1/ reliance on or advocacy of experimental or empirical principles and procedures. (Merriam-Webster Dictionary)
2/ an orientation that favors experimentation and innovation. Related to instrumentalism, a philosophy advanced by philosopher John Dewey, who held that the truth of a thing or idea lay in its usefulness.
I began my search for the essence of the happier city as a journalist, searching for experts among planners, mayors, psychologists and economists. But I found time and again that many aspects of the modern metropolis remain as as mysterious and uncharted as the cosmos. Why do certain places make us feel better than others? How can design alter the way we regard and treat strangers? Can we build more trust and altruism into our neighbourhoods? Academics, engineers and other experts have yet to fill in all the gaps.
So, like other curious people, I started conducting my own informal experiments. First I challenged people to open their homes to strangers during the Vancouver Winter Olympics. Then, when I joined the BMW Guggenheim Lab Team in NYC, I worked with scientists and the people of New York to understand the affect of public space on emotions. First, I designed a tour with Dr. Colin Ellard that tested the effect that public space had on people’s sense of happiness and also their physical state of arousal. Inspired, I invited scientists and artists to help configure a space to boost feelings of trust among strangers for a night. The result: Love Night, a bizarre, fun, yet surprising experience that suggested pro-social environments and experiences may actually change people’s values. Of course none of this is peer-reviewed research fit for an academic journal. But all of this work raises important questions about design, and some of it nudges the professional elite to take up the cause.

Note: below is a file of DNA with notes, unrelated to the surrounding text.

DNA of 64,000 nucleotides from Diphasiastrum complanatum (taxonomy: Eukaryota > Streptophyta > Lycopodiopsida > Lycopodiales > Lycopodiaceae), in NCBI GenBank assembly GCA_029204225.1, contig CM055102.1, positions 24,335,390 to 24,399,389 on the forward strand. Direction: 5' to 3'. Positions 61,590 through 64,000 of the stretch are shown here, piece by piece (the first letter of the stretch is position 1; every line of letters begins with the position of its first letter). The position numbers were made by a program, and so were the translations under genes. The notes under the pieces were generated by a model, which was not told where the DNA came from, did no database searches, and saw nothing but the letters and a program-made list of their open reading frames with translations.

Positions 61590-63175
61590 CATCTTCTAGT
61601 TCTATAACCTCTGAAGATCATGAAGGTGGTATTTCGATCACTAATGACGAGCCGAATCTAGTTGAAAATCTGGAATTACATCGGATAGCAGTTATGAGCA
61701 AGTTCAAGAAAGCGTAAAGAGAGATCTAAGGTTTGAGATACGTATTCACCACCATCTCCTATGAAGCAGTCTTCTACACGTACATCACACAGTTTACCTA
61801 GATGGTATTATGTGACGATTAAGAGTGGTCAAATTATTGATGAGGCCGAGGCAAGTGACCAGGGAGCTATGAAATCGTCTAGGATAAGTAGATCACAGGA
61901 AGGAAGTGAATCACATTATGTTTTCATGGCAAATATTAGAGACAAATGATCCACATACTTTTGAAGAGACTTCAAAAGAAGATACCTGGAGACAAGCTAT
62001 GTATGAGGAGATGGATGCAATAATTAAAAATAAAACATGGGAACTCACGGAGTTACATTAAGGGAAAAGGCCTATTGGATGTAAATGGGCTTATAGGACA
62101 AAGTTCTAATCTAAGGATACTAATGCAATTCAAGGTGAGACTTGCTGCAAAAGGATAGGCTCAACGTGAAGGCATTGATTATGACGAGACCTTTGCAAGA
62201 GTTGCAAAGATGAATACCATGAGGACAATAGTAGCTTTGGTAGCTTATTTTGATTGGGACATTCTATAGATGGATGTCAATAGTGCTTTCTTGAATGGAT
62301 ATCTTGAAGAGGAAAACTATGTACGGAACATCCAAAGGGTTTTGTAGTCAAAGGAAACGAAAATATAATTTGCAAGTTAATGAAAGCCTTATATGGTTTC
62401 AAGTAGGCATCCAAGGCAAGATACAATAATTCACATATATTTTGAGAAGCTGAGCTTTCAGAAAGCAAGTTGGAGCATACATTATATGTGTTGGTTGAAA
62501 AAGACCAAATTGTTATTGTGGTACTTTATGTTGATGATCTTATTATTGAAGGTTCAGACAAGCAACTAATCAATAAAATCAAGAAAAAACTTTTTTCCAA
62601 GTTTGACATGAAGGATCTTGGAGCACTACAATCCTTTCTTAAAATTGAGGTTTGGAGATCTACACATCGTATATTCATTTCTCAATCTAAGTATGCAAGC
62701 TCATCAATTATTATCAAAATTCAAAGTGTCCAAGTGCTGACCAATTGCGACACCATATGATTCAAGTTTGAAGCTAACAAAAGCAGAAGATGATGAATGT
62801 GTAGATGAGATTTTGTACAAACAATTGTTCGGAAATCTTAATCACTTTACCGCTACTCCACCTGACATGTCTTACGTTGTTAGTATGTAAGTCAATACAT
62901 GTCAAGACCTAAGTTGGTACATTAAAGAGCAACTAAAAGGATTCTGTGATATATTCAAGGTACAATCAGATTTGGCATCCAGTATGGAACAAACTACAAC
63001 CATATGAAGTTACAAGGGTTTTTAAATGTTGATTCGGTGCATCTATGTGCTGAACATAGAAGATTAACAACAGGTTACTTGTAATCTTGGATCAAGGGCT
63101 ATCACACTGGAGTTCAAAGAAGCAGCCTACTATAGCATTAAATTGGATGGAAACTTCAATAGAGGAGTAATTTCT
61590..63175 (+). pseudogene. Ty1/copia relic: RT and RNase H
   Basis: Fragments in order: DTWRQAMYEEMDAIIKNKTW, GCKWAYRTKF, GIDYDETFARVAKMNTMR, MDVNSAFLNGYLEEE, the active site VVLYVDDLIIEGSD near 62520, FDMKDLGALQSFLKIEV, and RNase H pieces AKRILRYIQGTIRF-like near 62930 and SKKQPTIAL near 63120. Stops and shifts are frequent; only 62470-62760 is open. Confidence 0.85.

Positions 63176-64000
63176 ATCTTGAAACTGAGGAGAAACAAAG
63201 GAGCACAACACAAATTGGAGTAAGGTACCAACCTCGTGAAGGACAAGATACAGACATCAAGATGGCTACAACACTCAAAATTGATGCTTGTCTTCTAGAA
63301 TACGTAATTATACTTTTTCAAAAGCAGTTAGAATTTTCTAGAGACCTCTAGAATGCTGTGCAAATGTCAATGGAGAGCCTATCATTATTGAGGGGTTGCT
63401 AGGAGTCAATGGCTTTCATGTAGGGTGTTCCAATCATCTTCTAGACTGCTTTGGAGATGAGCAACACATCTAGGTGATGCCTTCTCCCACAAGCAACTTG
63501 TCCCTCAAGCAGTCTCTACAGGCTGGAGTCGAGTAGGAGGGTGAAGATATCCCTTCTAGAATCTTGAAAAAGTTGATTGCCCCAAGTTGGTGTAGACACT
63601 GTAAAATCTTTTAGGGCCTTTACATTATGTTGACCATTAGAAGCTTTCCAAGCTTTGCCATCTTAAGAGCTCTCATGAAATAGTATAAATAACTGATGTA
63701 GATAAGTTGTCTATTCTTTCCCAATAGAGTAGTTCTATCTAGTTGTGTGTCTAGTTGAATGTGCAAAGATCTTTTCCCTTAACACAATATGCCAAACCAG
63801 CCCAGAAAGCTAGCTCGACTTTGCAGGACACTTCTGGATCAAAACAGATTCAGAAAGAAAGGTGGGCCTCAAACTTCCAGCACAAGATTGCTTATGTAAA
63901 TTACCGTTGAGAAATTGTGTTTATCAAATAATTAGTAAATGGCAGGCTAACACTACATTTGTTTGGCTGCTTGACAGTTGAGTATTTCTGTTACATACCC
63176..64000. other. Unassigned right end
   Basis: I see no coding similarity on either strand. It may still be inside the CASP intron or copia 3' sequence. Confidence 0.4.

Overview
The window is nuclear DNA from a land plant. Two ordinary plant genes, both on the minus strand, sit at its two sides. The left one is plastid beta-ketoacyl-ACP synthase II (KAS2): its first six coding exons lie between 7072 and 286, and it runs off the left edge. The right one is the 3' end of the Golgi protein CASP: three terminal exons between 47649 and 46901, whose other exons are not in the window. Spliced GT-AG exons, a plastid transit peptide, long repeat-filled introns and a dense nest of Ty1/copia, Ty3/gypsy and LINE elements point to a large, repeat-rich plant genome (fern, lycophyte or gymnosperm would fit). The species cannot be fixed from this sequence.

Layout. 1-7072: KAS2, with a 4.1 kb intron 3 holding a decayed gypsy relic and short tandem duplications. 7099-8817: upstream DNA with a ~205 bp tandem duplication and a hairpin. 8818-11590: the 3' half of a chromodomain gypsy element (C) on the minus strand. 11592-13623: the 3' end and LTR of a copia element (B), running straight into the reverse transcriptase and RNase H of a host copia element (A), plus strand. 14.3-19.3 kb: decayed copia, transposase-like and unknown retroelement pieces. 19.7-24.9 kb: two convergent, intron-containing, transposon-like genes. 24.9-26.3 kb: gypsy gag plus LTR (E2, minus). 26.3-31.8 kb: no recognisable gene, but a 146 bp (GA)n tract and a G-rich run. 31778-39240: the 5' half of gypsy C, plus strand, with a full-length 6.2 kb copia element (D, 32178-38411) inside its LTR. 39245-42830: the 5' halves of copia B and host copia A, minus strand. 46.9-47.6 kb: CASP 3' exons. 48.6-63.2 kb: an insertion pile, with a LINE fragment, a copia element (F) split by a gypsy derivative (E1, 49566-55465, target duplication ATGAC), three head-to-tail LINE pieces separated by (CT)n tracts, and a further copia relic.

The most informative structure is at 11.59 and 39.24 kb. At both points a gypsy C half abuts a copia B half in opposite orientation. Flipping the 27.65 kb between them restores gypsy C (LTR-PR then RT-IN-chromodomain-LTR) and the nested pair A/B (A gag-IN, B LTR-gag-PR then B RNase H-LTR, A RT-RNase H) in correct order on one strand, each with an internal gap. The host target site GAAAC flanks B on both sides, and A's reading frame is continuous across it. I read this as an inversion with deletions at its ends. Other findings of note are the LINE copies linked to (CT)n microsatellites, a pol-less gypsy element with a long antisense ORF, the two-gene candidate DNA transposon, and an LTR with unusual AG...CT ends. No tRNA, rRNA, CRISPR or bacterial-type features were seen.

I realized I was not alone. Other urbanists, planners, activists and artists have been experimenting with city spaces and social effects for years. Darren O’Donnell and Mammalian Diving Reflex practice what they call social acupuncture, using surprising action–like haircuts for adults by kids–to shake up social assumptions. Jan Gehl, and the followers of Holly Whyte at Project for Public Spaces, have been using observations of human movement and interaction to guide design of public space for decades.
I like to call this realm urban experimentalism. Rather than running singular experiments in a controlled setting, the experimentalist gathers useful knowledge about the city in a broader sense, through an ongoing practice of observation, testing and experience.
Any of us can help reveal the mysteries of the city by doing our own informal experiments on the places where we live—and sharing the results. The better we understand the relationship between our cities, our minds and our experiences, the better equipped we’ll all be to design cities that are happier, healthier, and more resilient. We are all experts on our own urban experience.
The business of city thinking and city building has, for too long, been the sole property of elite architects, planners, engineers and land developers, many of whom have simply not bothered to gather evidence on the effects of their work. They need more than encouragement. They need help. Who has the right to shape the city? The French philosopher, Henri Lefebvre, once offered a straightforward answer: This right is not something that can be bequeathed by the state. It is earned through the act of habitation. If you live out your life in the shared urban landscape, then you have a natural right to participate in shaping its future.
The city is our laboratory. Let’s use it!
See more experimentalism here.